When you decide to buy essential oils, it’s imperative to know what you’re buying.
I’ve used many different brands over the last few years.
When it comes to which ones I will use in my home and near my family I’ve been careful to buy brands that I’ve researched and felt were safe.
I am not an essential oils expert but I’ve learned some things to look for when trying new brands.
I realize it’s tempting to buy cheap oils especially if you are on a budget but sometimes those oils aren’t the purest.
Likewise, just because an essential oil is expensive doesn’t mean it’s the only safe brand.
Please note: The information and products are not intended to diagnose, treat, cure or prevent any disease. It is in no way intended to replace proper medical help. These are simply things that have worked for me personally or my friends.
Nine Tips For Buying Essential Oils
Due to the lack of regulation in the essential oils industry, you’ll want to know what to look for, what questions to ask, and why these things are important.
Here are 9 things to watch out for when you are buying essential oils.
1. Where Is The Oil Manufactured
Knowing where the manufacturer is located, and the local laws surrounding the standards of the place is a good way to ensure that your product is made properly.
Does the company use safe practices, pay a fair wage, and use the right techniques for extraction to create a high-quality product?
2. Watch For Safety Claims
The term “therapeutic grade” is often used to describe essential oils.
Typically these oils are considered safe but because essential oils are not regulated the term has no legal meaning, so anyone can say it.
Some other claims that use words like “grade” or “certified” in their description are potentially misleading.
3. How The Oils Are Tested
Look for companies that tell you how they test their oils.
Their website should describe their procedure for testing their oils and how they evaluate purity.
If the company doesn’t list it on their website don’t buy it.
I personally wouldn’t buy an essential oil at Walmart or Target unless it is a brand I’ve already researched online.
4. Check For Proper Packaging
Most good companies use dark amber glass or blue glass to bottle their essential oils.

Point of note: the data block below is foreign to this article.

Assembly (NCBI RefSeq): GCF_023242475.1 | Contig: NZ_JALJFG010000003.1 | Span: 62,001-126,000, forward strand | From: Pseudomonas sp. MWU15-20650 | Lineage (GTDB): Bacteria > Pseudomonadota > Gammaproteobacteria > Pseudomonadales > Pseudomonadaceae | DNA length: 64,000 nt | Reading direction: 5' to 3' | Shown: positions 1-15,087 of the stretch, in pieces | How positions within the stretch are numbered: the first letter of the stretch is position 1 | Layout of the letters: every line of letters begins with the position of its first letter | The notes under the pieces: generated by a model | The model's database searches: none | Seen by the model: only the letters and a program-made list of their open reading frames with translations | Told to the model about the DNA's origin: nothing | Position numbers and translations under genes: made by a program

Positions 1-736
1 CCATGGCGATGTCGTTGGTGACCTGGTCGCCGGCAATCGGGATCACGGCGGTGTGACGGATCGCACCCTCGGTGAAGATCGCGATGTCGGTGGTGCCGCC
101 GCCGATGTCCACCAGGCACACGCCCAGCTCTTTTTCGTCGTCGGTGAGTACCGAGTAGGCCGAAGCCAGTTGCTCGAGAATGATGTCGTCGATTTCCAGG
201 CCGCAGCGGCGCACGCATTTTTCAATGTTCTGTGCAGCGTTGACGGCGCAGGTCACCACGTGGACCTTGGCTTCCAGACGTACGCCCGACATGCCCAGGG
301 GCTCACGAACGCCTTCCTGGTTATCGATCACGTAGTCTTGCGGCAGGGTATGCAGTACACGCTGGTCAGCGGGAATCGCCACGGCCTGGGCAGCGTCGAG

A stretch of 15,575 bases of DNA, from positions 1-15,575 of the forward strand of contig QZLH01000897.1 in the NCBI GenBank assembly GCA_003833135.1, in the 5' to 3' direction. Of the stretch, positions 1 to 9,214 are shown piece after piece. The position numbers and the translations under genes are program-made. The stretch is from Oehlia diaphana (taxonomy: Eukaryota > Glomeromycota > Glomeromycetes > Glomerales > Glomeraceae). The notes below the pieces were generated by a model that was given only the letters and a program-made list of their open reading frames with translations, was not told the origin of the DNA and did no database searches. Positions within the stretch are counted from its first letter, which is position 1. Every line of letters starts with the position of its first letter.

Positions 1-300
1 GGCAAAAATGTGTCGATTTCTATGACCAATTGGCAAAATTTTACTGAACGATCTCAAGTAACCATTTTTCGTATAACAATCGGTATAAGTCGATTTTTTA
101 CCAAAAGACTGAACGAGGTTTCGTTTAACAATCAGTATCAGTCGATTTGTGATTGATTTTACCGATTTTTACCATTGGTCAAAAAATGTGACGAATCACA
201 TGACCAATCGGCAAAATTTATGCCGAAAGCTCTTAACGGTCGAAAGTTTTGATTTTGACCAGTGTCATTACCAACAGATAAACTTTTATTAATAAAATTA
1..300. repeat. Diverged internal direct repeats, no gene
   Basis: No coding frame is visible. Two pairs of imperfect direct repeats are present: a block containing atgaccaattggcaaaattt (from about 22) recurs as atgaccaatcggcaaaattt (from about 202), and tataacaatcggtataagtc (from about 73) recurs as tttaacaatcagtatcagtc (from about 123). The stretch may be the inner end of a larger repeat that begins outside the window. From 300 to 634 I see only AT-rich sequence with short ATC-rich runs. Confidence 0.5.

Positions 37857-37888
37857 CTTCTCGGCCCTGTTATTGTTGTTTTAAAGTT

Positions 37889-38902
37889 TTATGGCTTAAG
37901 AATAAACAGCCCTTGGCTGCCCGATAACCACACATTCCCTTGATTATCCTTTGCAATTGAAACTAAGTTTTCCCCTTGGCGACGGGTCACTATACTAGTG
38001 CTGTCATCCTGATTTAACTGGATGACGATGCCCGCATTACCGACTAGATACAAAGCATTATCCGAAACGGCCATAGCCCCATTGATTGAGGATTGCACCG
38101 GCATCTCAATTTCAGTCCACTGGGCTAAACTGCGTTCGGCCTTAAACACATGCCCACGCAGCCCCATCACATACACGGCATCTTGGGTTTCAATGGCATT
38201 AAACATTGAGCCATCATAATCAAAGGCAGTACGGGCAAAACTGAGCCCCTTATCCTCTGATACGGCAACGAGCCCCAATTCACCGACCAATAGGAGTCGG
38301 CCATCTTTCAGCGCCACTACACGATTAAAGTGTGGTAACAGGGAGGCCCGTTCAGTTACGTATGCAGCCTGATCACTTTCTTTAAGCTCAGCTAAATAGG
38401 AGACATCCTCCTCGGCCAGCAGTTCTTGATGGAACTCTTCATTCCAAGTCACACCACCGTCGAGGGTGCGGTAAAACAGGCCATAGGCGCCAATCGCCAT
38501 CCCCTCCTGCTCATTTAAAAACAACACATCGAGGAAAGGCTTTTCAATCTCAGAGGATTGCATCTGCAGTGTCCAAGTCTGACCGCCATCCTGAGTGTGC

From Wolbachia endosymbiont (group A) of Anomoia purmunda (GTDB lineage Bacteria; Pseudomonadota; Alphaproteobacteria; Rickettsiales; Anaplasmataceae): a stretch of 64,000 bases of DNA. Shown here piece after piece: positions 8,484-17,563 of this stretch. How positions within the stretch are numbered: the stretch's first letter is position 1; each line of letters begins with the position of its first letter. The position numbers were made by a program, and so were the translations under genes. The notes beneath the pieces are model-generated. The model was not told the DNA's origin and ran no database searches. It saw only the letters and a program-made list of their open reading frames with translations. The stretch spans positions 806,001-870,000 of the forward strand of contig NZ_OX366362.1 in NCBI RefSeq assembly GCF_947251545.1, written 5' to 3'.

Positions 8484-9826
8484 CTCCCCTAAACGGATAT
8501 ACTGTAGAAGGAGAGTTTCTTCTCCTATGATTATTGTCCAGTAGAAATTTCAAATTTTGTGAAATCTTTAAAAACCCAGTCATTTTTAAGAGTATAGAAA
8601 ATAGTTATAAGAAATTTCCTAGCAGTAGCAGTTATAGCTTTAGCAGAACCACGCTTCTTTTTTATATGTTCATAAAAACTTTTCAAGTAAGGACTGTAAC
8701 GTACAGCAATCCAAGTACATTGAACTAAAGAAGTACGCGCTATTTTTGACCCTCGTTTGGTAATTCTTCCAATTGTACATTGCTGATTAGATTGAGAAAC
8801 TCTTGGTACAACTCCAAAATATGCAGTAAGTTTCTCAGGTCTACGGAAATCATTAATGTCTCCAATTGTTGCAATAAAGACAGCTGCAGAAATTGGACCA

Note that even in this type of packaging some oils may lose their potency and shelf life varies.
The best rule of thumb is to use your essential oils within a year of purchase.
Tip: Write the date on the bottle when you get it.
It doesn’t mean you must throw it out after a year but it is good to keep track. Use your freshest oils in your skincare or for immune support.
Older oils could be used in your garden to get rid of bugs.
5. Ensure Labels Are Accurate
One way to ensure that the manufacturer knows what they’re doing is with proper labeling.
The information should be detailed. Not just the name of the oil but the botanical name (Latin name) and the country of origin.
The information is vital because you can then look up the growing practices of that country.
If you wish to research specific essential oils this is a popular book on Amazon with over 2566 reviews.
6. Understand Their Extraction Method
You also want to know how the company extracts the essential oils.
When you’re using oils for a treatment, you want to ensure they use the purest, least potentially contaminating way of creating them.
7. Avoid Additives
Pure essential oils should not have any additives.
It’s okay to buy creams and lotions made with essential oils, of course, but that is not the same thing.
Do not buy essential oils with additives such as vegetable oil or witch hazel.
8. Is The Price Comparable To Other Brands
When comparing the same oil if one brand is considerably cheaper than other brands then it’s probably not the real thing.
There is a range of prices for each type of oil. For example, if a bottle of Frankincense is under $10 it’s probably not the real thing.
On the other hand, quality Lemon oil could be $10 a bottle.
9. Buy Smaller Quantities
Because essential oils do not last a long time, and because you use so little at a time, always buy it in smaller quantities.
The only time you might buy larger quantities would be for instance if you were using the oil in your garden to get rid of bugs.
You will go thru it faster than if you are just using it for headaches.
Which Essential Oils Should You Buy
If you are on a budget stick to the oils that have the most uses.
Usually, every company has a starter pack you can purchase.
The essential oils that most people start with are lemon, lavender, peppermint, tea tree, frankincense, and eucalyptus.
These oils can be used in multiple recipes for cleaning your home, immune support and in your diffuser.
I’ve written about the 6 most used essential oils here if you want to learn more about each oil.
What Brands I Use
There are 3 brands of essential oils that I typically buy from and each for different reasons.
Simply Earth has the best Subscription Box – use code STACYRUSSELLFREE for a $40 rebate.
—>Read my Simply Earth Review
Plant Therapy has a huge selection of oils with free shipping plus weekly specials listed on their site.
—>Go here to learn more about Plant Therapy Essential Oils
Isagenix doesn’t have a wide variety of oils but I use their oils for things like breath freshener or lemon water because they have food grade oils (used sparingly).
I already purchase their cleanse support supplements and protein shakes so it’s convenient to buy their essential oils.
—>Read about the Isagenix Essense Essential Oils
Following those tips above to help you pick a quality oil for your family.
Buying the right type of essential oils, and using them the right way, will give you the confidence that your essential oils will work when you need them too.
More Essential Oil Information
Dr. Axe’s videos are very informative. If you are new to essential oils this is a good overview.
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